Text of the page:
Kienholz – The Ozymandias Parade
The Ozymandias Parade is Kienholz’s interpretation of “Ozymandias”. Originally a sonnet by Percy Bysshe Shelley, which foreshadows the unavoidable decline of all rulers and their empires, Kienholz’s version depicts the abuse of political power. There are vast amounts of details and figures each a symbol representing a piece of society and how political power leads to corruption and chaos. This grand assemblage of “discarded everyday objects and life size figures confronts political and social issues, ranging from racial discrimination, to oppression and violence.”
Given the immense amount of figures and objects displayed on the “parade float”, it is easy to get lost within the meaning of each single object, which further adds to the idea of chaos. The figures radiate “fear and propaganda, […]a chaotic world turned upside down.” The lights flickering on and off and flag, which can be changed, are representative of the country where the piece is presented; creating a relationship with the country as if it is a direct representation of the politics at the current time. The pieces each represent a part of the disorder that is leading to the demise of the government. The leader is riding backwards or rather upside down on his horse which is rebelling and kicking at him. Around his neck hangs a red phone used in times of emergency with the speaker and receiver part in his hand as if he is in the process of giving order, further emphasizing that this is a time of chaos and concern.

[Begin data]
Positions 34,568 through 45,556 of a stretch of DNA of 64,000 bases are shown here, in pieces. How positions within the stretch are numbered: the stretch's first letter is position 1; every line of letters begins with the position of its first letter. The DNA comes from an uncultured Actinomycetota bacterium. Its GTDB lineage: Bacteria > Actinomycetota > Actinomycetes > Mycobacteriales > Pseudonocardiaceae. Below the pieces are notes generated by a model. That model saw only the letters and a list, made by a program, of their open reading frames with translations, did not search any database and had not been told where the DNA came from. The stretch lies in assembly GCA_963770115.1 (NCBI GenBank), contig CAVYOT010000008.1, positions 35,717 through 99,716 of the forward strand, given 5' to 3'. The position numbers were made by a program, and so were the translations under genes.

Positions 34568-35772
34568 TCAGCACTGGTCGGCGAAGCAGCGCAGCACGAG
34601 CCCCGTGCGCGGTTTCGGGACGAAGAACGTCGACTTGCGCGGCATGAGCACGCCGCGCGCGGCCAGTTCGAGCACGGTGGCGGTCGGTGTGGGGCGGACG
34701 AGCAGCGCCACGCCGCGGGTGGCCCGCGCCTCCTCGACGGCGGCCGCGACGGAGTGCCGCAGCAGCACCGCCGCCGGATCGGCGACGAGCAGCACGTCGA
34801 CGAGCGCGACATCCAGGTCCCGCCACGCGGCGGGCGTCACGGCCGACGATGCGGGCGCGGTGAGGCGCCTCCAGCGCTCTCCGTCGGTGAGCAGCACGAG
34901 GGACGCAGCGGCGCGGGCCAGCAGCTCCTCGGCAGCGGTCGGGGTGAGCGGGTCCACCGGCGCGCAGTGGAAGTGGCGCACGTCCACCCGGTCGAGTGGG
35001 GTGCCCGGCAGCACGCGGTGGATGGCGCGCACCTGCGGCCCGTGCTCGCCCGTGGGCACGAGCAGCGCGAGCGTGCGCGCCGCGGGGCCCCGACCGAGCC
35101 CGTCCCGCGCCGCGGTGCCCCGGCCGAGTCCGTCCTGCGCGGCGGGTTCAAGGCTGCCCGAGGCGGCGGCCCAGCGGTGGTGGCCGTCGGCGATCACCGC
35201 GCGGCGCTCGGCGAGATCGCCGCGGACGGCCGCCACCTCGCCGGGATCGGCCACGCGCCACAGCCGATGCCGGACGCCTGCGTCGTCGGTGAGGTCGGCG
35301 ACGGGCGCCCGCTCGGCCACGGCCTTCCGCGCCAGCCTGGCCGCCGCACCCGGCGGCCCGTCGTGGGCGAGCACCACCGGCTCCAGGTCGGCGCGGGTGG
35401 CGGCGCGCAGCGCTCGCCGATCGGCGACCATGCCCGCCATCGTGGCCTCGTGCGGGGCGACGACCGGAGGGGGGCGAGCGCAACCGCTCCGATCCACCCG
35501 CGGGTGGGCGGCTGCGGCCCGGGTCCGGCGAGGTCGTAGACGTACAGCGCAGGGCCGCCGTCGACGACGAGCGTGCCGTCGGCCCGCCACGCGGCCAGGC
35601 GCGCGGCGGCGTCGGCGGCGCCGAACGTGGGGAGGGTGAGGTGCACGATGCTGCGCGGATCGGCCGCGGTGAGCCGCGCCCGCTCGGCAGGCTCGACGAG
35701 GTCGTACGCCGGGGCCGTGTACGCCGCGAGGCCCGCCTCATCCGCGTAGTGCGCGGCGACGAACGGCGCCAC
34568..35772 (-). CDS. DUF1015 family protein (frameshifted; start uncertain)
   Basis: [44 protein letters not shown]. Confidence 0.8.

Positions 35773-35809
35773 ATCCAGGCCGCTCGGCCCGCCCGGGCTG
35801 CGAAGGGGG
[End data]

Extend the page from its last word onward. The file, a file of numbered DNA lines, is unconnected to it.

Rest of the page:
Behind him is the his general riding on top of a citizen whom seems the be on the verge of collapsing, overstrained by the government pressure. The general looms over his army which is positioned at his feet, miniscule in size compared to him. He becomes the entity ruling over them, the army as a whole seemingly insignificant compared to him. The general holds out a stick as if a carrot to motivate a...
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